# Bounded operators on complex Banach space $X$ are commutative exactly when $X$ is one-dimensional?

I am trying to prove that for a Banach space $$X$$ over $$\mathbb{C}$$, dim$$(X)=1$$ if and only if $$\mathfrak{B}(X)$$ is commutative.

From this StackExchange question (Bounded linear operator commuting with every compact operators), we can see that $$A \in \mathfrak{B}(X)$$ commuting with each $$K \in \mathfrak{K}(X)$$ (the space of compact operators) means that $$A = \lambda I$$ for some scalar $$\lambda \in \mathbb{C}$$.

I can convince myself that the result follows (every bounded operator being commutative means that they commute with compact operators, so they are of the form $$\lambda I$$), but I don't know how to rigorously get to the conclusion that dim$$(X)=1$$, let alone how one would show the other direction.

Any hint or help is highly appreciated.

The direction $$\dim(X)=1\implies\mathcal{B}(X)\text{ is commutative}$$ is trivial, since every linear map $$\mathbb{C}\to\mathbb{C}$$ is of the form $$z\mapsto c\cdot z$$, where $$c\in\mathbb{C}$$ is a constant.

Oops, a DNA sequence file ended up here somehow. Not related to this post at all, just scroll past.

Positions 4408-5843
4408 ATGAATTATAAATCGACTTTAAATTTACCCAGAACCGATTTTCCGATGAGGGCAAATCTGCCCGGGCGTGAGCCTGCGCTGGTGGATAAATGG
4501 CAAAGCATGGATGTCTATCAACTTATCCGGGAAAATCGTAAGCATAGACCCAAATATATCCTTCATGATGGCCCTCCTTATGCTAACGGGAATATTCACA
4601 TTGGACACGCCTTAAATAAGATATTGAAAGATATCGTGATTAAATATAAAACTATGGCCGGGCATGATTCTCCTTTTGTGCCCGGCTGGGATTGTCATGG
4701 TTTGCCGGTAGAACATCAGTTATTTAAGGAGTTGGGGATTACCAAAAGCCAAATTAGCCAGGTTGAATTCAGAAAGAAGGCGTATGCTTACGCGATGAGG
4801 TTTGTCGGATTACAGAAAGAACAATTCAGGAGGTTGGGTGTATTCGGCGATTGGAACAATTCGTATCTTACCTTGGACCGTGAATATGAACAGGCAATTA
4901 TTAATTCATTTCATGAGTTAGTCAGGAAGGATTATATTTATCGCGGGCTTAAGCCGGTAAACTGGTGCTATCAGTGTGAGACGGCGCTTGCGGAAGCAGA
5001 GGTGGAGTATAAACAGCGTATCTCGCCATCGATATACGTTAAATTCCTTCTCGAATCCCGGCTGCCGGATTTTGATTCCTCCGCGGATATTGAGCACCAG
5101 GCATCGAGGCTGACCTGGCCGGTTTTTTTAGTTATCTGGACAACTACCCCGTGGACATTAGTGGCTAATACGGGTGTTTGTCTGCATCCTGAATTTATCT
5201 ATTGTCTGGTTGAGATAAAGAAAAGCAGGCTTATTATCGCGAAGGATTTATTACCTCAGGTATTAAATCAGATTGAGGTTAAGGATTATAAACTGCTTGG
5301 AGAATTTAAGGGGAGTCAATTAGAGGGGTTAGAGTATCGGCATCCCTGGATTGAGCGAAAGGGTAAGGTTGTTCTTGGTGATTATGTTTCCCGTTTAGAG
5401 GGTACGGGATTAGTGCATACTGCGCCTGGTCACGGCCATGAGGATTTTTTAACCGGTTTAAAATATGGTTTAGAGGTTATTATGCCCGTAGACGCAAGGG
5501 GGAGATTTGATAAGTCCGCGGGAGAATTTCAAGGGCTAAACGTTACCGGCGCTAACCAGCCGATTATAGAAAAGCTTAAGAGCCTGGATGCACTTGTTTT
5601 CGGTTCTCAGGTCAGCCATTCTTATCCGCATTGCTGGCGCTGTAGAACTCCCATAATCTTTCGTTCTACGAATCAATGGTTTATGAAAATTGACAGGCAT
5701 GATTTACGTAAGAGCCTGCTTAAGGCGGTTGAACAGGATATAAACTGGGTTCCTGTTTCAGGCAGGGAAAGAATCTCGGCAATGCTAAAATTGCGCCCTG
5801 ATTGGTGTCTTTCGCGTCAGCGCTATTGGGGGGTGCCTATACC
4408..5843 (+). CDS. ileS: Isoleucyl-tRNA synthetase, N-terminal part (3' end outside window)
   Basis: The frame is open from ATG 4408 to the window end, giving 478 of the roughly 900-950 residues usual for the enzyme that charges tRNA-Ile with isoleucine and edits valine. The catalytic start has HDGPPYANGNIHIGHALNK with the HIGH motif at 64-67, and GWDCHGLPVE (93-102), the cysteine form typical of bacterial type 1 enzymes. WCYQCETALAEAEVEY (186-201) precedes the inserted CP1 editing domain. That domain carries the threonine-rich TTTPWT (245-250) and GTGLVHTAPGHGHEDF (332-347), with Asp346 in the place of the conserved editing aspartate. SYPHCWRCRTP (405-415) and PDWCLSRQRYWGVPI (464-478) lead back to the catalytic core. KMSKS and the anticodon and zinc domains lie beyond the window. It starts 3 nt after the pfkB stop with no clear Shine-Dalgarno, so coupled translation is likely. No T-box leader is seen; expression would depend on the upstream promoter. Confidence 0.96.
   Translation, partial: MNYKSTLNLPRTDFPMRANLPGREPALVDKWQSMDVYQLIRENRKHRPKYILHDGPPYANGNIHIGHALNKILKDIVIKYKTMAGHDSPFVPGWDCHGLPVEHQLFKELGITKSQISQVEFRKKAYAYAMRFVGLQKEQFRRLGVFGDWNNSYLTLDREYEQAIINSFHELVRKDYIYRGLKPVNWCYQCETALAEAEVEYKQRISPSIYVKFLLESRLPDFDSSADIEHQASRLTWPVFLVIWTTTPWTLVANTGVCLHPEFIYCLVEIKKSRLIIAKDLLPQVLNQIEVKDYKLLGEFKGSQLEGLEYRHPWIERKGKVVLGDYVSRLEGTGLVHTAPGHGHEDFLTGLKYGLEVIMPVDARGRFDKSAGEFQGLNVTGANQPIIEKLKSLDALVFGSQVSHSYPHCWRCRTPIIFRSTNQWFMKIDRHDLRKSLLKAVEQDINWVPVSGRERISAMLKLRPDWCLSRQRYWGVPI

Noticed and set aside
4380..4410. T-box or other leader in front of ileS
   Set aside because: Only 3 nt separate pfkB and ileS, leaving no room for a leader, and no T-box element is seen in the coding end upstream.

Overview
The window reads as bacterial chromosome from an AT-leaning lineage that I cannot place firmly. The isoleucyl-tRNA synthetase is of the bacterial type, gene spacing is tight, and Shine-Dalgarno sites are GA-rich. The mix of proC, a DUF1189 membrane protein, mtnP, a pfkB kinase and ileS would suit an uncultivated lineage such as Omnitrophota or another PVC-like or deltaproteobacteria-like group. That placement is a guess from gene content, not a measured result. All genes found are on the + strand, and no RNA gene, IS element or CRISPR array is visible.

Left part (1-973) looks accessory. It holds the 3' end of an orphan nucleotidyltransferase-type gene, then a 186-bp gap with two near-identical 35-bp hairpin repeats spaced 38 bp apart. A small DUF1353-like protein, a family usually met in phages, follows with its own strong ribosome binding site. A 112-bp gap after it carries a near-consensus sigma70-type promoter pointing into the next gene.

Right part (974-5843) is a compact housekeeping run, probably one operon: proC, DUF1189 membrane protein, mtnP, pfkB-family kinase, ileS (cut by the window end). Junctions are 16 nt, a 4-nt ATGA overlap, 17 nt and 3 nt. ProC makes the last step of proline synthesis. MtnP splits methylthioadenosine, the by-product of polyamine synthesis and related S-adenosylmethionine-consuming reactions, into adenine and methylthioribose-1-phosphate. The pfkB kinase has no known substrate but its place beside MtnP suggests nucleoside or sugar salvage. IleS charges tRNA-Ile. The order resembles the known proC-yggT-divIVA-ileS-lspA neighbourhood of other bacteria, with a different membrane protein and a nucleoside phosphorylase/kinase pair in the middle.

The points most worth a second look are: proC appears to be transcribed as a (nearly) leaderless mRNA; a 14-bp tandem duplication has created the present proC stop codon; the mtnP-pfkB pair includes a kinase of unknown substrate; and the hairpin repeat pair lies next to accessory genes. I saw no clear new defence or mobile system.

For the converse: We show that if $$\dim(X)>1$$ then we may find two operators that do not commute. Take a basis of $$X$$, let's say $$E$$. Since $$\dim(X)>1$$, $$E$$ has at least two elements, say $$x_1,x_2\in E$$. By the Hahn-Banach theorem we may find a functional $$\phi\in X^*$$ such that $$\phi(x_1)=1$$, $$\phi(x_2)=0$$ and a functional $$\psi\in X^*$$ such that $$\psi(x_1)=0$$, $$\psi(x_2)=1$$.We now set $$T:X\to X$$ by $$Tx=\phi(x)\cdot x_1$$ and $$S:X\to X$$ by $$Sx=\psi(x)x_1$$. These are bounded because the functionals are bounded.
Note that $$TSx=T(\psi(x)x_1)=\psi(x)Tx_1=\psi(x)\phi(x_1)x_1=\psi(x)x_1=Sx$$, i.e. $$TS=S$$. On the other hand, $$STx=S(\phi(x)x_1)=\phi(x)S(x_1)=\phi(x)\psi(x_1)x_1=0$$, i.e. $$ST=0$$. Since $$S\neq0$$ we have that $$TS\neq ST$$.
Note: Hahn-Banach was necessary. If we simply defined the operators on the basis $$E$$ and then extended linearly, then it is not apparent why the operators are bounded. Unless the case is $$\dim(X)=n<\infty$$, where everything is bounded.
• You do not need a basis $E$, only two linearly independent vectors $x_1,x_2$.